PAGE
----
Birmingham has been named as one of the country’s worst places for early deaths.
A new Public Health England study revealed the city was in the bottom 20 per cent for so-called premature deaths, classed as those before the age of 75.
The statistics showed Birmingham was rated 120th of England’s 150 local authorities.
Walsall and Sandwell also performed badly, ranking 111th and 136th respectively.
The report linked early death numbers to poverty – with leafy Solihull recording far fewer and returning the 25th best results in England.
The figures revealed residents in Birmingham, Sandwell, Wolverhampton and Walsall had a much higher than average chance of dying from diseases including cancer and heart, lung and liver disease.
Health Secretary Jeremy Hunt attacked the “shocking” variation in early death rates. “People’s lives are being needlessly cut short and that cannot continue unchecked,” he said.
“I want areas to use the data to identify public health challenges like smoking, drinking and obesity and to take action to help achieve our ambition for saving 30,000 lives a year by 2020.”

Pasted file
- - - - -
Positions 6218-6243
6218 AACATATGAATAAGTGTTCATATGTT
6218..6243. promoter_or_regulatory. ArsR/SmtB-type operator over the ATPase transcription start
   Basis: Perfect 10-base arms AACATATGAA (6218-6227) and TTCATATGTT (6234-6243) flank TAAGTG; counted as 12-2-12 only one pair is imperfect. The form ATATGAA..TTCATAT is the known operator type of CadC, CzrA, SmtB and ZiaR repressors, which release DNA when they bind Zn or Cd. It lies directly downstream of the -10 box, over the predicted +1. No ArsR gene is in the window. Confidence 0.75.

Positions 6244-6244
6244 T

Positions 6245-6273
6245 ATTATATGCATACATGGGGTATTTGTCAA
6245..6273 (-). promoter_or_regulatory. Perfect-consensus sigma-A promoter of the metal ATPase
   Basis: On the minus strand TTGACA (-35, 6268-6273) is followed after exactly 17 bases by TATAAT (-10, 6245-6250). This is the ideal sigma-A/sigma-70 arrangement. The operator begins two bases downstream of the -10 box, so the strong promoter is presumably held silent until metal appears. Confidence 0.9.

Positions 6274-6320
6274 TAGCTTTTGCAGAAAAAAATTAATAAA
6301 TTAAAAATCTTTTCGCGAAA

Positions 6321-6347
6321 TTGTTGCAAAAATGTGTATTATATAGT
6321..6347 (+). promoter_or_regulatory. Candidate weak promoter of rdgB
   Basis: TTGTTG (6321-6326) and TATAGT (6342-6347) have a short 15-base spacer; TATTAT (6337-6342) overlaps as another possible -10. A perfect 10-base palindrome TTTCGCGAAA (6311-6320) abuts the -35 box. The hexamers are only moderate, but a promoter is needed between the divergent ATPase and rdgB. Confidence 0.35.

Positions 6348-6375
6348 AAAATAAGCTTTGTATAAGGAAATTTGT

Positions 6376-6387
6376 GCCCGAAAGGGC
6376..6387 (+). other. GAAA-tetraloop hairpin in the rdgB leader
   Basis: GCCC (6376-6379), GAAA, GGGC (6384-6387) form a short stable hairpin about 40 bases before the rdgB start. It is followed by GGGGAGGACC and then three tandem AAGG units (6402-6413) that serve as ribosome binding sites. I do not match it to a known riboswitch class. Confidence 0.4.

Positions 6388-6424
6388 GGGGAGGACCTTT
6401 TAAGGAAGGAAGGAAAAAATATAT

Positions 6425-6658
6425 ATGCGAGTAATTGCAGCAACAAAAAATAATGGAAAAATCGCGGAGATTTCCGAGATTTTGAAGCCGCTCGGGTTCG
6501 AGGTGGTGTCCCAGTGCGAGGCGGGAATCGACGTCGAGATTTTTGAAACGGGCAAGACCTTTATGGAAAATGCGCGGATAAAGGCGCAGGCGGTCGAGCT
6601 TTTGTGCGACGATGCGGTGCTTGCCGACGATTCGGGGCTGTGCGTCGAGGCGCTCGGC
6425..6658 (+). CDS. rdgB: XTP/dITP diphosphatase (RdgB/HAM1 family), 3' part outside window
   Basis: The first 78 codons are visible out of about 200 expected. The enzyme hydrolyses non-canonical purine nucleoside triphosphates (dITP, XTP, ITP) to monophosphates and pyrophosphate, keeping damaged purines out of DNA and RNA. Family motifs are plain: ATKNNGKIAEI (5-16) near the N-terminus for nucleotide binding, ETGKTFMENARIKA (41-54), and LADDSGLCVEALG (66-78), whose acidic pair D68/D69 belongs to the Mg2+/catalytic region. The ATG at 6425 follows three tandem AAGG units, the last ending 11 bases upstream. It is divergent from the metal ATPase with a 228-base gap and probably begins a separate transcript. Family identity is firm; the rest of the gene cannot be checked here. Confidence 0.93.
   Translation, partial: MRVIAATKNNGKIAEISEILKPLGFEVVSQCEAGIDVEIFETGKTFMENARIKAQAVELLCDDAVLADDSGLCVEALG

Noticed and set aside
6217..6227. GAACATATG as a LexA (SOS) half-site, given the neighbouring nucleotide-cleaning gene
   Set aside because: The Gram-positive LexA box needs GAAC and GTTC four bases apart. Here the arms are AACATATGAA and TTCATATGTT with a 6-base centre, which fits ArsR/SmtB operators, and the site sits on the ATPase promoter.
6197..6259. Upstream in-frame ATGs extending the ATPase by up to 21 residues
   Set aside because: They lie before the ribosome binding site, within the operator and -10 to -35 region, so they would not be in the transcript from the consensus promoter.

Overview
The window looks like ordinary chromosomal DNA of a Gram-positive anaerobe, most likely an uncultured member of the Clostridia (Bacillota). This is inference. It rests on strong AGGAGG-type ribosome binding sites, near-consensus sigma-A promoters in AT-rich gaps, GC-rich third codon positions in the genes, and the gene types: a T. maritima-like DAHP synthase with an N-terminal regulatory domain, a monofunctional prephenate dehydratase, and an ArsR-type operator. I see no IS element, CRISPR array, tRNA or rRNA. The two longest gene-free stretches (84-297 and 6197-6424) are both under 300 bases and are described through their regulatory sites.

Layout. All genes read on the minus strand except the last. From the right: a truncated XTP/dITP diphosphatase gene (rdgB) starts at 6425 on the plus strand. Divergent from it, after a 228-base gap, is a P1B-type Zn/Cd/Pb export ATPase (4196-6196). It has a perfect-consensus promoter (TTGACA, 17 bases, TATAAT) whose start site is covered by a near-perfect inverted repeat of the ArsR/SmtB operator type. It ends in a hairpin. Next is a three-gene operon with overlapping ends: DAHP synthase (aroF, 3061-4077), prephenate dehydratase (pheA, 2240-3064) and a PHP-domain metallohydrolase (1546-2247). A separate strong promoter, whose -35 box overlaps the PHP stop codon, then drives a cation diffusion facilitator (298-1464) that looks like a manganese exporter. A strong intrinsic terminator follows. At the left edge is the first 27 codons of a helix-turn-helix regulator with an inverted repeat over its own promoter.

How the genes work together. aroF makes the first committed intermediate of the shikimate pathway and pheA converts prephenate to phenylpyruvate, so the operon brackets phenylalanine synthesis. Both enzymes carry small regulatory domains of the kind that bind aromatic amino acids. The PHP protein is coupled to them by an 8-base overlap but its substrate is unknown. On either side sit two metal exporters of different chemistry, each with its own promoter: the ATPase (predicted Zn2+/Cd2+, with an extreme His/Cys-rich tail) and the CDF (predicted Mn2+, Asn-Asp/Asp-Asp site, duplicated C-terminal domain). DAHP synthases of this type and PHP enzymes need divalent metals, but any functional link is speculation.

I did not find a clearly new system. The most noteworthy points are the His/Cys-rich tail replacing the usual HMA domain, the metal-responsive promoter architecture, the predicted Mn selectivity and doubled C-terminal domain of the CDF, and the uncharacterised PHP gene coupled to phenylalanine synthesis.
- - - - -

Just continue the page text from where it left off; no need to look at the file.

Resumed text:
Birmingham recorded 8,986 premature deaths between 2009 and 2011, a death rate of 321 people for every 100,000 residents.
The biggest killer was cancer, which killed 115 people prematurely per 100,000 residents, followed by heart disease and stroke, which killed 79 people prematurely out of 100,000.
But there was one chink of light as the figures showed Birmingham recorded lower levels of premature death than cities with similar deprivation levels, like Liverpool, Manchester and Hull.
In Solihull, there were 1,679 premature deaths between 2009 and 2011, a death rate of 229 per 100,000 residents.